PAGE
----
I'm buying new freewheel and noticed that not every freewheel can be screwed onto my hub because they have different thread sizes.

For example: I've found the following thread size specifications:

"big" 1,37" about 34.8mm
1.375" x 24 tpi

I've read that some type can only use 16 or higher tooth so in case it is important, my current hub has a 16 or 18 tooth bmx freewheel screwed on.


How many are there and what are they called properly?
Will any work on some other type?
  • tl;dr I just want to make sure I'll buy a freewheel which can be screwed on successfully.
    – BMXftw
    Commented Jun 5, 2014 at 17:35
  • Yes you have to match the thread size. You buy the size that fits your bike. How does it matter how many sizes don't fit your bike? The size or model should be stamped on the current freewheel. If there are no marking on freewheel and you don't know how to measure the size then just take to a bike store and tell them you need one that size.
    – paparazzo
    Commented Jun 5, 2014 at 18:09
  • @Blam According to online specifications it has "big" 1,37" about 34.8mm.Is this the same as M35x1 or something else?
    – BMXftw
    Commented Jun 5, 2014 at 18:24
  • @Blam "How does it matter how many sizes don't fit your bike?" I only care about which fit but if I know all that don't I can know all that do.
    – BMXftw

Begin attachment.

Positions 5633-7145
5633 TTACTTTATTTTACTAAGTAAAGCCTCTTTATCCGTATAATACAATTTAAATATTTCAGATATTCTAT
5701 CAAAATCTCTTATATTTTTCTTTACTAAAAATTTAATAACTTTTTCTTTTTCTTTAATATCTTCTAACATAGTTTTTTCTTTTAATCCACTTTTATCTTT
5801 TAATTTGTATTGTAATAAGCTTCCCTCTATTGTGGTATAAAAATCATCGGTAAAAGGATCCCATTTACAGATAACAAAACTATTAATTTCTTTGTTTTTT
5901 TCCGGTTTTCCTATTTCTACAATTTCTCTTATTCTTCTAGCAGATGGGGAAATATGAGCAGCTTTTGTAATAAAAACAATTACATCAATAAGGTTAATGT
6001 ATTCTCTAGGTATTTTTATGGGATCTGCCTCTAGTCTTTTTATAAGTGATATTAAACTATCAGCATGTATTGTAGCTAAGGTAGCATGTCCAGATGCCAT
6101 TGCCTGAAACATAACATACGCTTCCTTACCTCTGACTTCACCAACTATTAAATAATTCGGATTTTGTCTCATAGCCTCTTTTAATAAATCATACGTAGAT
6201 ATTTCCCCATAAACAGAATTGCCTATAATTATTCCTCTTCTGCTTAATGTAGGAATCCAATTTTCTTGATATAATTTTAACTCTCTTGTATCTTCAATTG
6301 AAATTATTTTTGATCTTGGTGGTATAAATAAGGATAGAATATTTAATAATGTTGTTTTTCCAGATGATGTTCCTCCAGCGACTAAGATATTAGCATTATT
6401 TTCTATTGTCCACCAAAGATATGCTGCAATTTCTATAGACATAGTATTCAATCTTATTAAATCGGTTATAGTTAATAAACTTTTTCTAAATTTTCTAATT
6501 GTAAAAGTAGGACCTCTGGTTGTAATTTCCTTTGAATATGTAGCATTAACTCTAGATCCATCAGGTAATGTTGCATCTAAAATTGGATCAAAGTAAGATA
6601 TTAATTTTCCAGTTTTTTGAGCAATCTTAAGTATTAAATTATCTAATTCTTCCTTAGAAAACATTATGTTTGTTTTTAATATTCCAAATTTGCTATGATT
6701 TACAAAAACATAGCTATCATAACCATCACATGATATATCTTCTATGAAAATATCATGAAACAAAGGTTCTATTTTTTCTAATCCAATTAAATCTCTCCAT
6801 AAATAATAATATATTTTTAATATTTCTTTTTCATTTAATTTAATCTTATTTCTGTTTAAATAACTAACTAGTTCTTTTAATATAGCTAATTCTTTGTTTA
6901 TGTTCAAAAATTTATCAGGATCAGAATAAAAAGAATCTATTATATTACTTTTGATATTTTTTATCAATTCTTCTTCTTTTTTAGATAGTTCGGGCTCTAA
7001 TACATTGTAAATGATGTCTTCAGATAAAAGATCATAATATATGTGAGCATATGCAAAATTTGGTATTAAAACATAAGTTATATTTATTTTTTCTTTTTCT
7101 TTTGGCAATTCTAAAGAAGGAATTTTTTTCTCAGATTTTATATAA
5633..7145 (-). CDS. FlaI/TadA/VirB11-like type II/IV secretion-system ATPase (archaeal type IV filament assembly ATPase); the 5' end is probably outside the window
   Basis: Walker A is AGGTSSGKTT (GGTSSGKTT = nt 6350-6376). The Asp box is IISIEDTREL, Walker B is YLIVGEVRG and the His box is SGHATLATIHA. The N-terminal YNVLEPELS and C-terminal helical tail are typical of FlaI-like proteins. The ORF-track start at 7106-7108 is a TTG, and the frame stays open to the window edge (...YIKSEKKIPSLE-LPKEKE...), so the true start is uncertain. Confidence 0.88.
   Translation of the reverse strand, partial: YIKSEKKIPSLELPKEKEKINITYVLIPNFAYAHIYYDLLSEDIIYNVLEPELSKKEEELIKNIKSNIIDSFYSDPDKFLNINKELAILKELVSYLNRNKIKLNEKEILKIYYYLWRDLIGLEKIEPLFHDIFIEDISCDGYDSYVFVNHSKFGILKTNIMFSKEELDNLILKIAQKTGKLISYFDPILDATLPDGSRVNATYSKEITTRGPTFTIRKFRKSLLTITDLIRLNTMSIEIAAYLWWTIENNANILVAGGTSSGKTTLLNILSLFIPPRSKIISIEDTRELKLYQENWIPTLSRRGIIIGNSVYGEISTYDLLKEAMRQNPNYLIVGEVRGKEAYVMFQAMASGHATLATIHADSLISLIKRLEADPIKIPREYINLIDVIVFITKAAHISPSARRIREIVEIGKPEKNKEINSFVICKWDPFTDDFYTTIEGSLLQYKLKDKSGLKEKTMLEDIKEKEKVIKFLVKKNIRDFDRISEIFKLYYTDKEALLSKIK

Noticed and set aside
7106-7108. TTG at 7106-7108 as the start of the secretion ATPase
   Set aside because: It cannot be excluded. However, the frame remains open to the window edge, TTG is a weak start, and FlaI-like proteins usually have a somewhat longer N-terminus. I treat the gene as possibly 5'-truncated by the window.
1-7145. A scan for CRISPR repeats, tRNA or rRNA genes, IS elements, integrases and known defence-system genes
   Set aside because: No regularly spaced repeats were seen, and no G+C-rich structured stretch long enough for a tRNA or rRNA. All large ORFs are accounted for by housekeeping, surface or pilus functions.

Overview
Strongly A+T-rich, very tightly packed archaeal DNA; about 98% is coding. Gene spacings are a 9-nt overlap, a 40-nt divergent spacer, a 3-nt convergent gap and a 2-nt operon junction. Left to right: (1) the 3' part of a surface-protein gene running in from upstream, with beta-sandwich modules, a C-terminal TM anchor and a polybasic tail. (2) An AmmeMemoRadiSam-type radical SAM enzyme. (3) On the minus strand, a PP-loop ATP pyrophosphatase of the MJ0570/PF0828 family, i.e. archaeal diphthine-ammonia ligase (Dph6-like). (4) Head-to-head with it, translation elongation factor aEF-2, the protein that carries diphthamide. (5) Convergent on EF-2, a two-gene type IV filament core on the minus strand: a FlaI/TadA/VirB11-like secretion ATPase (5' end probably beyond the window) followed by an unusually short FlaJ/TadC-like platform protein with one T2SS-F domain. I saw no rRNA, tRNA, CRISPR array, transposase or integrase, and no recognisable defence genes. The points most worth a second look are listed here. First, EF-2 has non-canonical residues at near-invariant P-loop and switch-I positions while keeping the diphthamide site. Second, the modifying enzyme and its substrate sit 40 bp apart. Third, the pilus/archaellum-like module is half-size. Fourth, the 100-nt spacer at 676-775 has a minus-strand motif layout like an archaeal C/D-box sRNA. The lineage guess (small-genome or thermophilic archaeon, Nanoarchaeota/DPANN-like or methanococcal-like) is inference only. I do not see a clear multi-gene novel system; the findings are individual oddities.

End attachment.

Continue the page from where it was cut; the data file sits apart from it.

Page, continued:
Commented Jun 5, 2014 at 18:31
  • 1
    1.375 x 24 is the standard size for BMX and easy to find. Why are you trying to match it to metric? Your hub has 16 or 18 tooth? Just count them.
    – paparazzo
    Commented Jun 5, 2014 at 20:15

1 Answer 1


The ISO freewheel thread standard is 1.375" x 24tpi

Most freewheels I have encountered have been ISO.

Some hubs use "British" threading at 1.370" x 24tpi

If you use an ISO freewheel on a British thread, it will work, but you should check there is enough thread engagement to avoid stripping the hub. The trials-oriented retailer TartyBikes suggests 9 thread is enough (Trials bikes often run a freewheel at the crank using a 1.370" x 24tpi thread)

Italian freewheel thread is 1.378" x 24tpi: Fine on ISO, but even shallower thread engagement on British hubs than ISO on British. Still viable though.

French freewheel thread is 1.366" x 25.4 tpi or 34.7 x 1mm

If you tried mixing 24tpi with 25.4tpi at the same diameter, the threads would be strained and with enough engagement would eventually jam. As the French diameter is smaller, an Italian, ISO or British freewheel will just about thread on but will have very little thread contact and will slip under load, blunting the hub threads.

Metric BMX is M30 x 1[mm] or 1.181" x 25.4 tpi. This is a small enough diameter that all the above sized freewheels will be obviously sloppy on an M30 hub.

I've never seen an M35 x 1 freewheel, but it seems close enough to French that it should work.

Mini-freewheel (Which I've seen on some DMR Revolver hubs) is 1.18" x 24tpi

Mini-freewheel and Metric BMX are close enough to cause trouble. The diameters are within tolerance but there will be strain on the threads and the hub threads will be less snug if you later replace the freewheel with the correct item.

Praise be to Sheldon.

  • This otherwise very good reply is missing any mention of the left-threaded standard and metric threads. Commented Oct 5, 2016 at 1:40

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